Other countries, other customs 2/3
In Part 1, after several hours of waiting and a few exchanged SMS messages (yes, a bit vintage here in the Republic of Georgia), Papa Fish arrived home empty handed and the barrier of what I considered “crazy” news. (insert drum roll here) The news was: On Monday (two days later) we, as in, you and I will need to empty our 20ft container and have all our personal belongings evaluated by a custom’s “expertise”. I simply just had to laugh and thought he is joking right. No, he wasn’t.
At 11:00 am, Monday morning, our trusty taxi/translator arrived. Having had all day Sunday to absorb what we were about to do, I accepted the prescribed unload. I chose my most conservative CrossFit Reebok workout gear and there we were, off to the Lilo Customs Dry Port, Tbilisi in the Republic of Georgia.
Once we arrived, the same woman who had attended Papa Fish two days prior greeted us. They quickly handed us a pile of papers, took Alejandro’s passport, gave him a visitors badge, and we were off to be reunited with our container after nearly 6 weeks of transport from Las Palmas de Gran Canarias to Tbilisi.
We hired a driver to transport our container from Poti to Tbilisi (Georgian Logistics Company). When he drove up to our assigned unloading dock, big grins swept over our faces. Out of nowhere, six young men came running up to the back of the truck. Both relief and fear were our first thoughts as we just realized it was not us who was unloading the container. It was the young men who were going to unload ours belongs. With my best smile and warm “garmajoba”, I made eye contact with one of the workers. “Please be gentle and take care of our stuff as you unload everything,” I said. The nice Georgian “Nico” replied, “We’re professionals. You have nothing to worry about”. It was then and there ALL control was handed over.
Over the next two hours, our entire container was unloaded into a 70 square meter area. It was “roughly” organized into piles of boxes and furniture. Once complete, the men requested for the “expertise” to come and give further instruction. After one hour of waiting, a slim soviet nurse-like looking woman followed by three less official looking men approached our unloading area. In less than 60 seconds and a quick glance around at our belongings she had requested for all of our boxes to be open and categorized into six groups. These groups included: clothing, kids toys/books, electronics, kitchen, furniture, decoration, and sporting gear. Yes, you can imagine what I was thinking… Fudge, just a little less censored.
Following the information, we had just received we simply looked at each other, took a deep breath, and said, “3,2,1 GO.” Each step of the process had already been very unclear or different to what we had originally been advised. It was all part of the process towards getting our stuff home, right? Ultimately, deep down, I knew this was non-negotiable to persuade or adjust in any way or form. My husband was so proud of me at this moment. When it counted most, my feisty spirit took a back seat and just went with the flow.
One by one our boxes were opened, fluffed, and turned upside down. My mind raised with thoughts of – How is this going to fit back into the container? How many things are going to break? Oh my, what a disaster. Several of our boxes were packed with “mixed categories” (ex: towels protecting kitchen breakables) these were hand separated and assigned to their corresponding piles. After 2 hours of separating and hiding non-importable items (wine, coffee, creams, antique watches) the expertise lady was summoned and once again visited our pile of craziness.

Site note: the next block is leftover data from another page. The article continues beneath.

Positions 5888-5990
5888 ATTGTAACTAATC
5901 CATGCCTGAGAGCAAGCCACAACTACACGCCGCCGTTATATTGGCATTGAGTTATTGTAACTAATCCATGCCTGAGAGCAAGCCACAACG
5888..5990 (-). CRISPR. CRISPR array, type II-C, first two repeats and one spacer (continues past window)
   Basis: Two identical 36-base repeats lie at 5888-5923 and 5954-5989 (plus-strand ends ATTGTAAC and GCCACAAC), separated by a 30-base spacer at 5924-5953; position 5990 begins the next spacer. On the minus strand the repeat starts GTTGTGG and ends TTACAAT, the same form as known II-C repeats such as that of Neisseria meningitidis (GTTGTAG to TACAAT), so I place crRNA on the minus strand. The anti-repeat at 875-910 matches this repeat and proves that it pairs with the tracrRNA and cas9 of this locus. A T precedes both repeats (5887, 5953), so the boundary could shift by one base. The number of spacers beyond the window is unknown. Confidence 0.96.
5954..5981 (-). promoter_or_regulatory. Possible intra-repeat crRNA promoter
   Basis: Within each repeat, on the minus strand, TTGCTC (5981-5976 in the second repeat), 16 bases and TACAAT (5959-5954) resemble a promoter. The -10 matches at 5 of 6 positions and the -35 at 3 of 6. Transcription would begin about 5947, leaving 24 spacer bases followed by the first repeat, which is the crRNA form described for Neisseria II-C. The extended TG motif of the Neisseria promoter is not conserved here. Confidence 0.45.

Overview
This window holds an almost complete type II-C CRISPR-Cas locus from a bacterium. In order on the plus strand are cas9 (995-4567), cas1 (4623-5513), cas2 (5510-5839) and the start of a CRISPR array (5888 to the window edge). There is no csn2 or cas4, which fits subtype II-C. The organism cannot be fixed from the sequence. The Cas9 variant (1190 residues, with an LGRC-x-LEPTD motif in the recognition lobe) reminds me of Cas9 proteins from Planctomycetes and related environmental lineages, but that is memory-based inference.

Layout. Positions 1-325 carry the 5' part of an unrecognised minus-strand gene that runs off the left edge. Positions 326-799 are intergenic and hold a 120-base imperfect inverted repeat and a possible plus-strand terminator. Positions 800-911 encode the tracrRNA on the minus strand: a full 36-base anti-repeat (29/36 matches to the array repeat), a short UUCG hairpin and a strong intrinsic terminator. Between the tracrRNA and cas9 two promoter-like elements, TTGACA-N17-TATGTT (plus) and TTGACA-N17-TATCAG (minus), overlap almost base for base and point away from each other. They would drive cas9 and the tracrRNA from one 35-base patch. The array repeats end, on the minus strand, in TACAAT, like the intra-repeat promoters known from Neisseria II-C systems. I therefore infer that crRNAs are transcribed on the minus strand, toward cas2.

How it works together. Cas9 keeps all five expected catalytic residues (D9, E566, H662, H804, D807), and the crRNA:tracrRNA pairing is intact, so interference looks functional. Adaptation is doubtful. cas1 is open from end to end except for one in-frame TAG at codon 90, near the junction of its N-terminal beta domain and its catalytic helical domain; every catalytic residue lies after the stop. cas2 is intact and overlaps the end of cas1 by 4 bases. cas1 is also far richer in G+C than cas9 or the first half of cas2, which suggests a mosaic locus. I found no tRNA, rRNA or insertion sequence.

Up till this point, we had been at it for 4 hours. For the next 2.5 hours, we patiently watched as everything we owned was either weighted, hand picked and evaluated, or simply jotted down on a piece of paper. After each box had been evaluated, they were returned to the container. Half way through the evaluation, the nice young man informed us if we did not finish by 6 pm we’d have to resume the following morning. Hence, leaving what remained of our belongings open and out over night in the middle of the unloading zone. Again, I knew this was non-negotiable and simply started wishing to the heavens above for everything returned to the container before leaving that evening.
Six-thirty seven pm, the expertise lady finished her evaluation. She simply smiled, said thank you (in English) and returned to her office. All of our stuff had made it safely back into the container, apart from one piece of furniture that was nicely placed in the remaining area on the back of the truck.
Next step was to return the next day at 2:00 pm, as requested by the expertise lady to collect our evaluation and pay the VAT on the content of our container. We were advised to bring cash, as it would make the process quicker the next day. We kindly asked how much money (approximately) we should bring. The expertise woman kindly responded, “enough to pay for your goods.” And that is how our day ended.
Last thoughts of the day: I had to admit I was surprised. Nothing was broken, none of our hidden wine, coffee, and creams was found, everything made it back into the container and besides a load of hours waiting around the process was a good laugh. From the woman who attended Papa Fish on day 1 to the pack of young men who worked their butts off on day 2 – each took the time to share a laugh with us. As for the expertise lady… she was just doing her job. Under her serious presence, she was also soft and empathetic. As we found out on Day 3, she was also only a very small part of the evaluation.
Stay tuned for: Other countries, other customs: Part 3 – Does it go on the wall, floor, or on a table?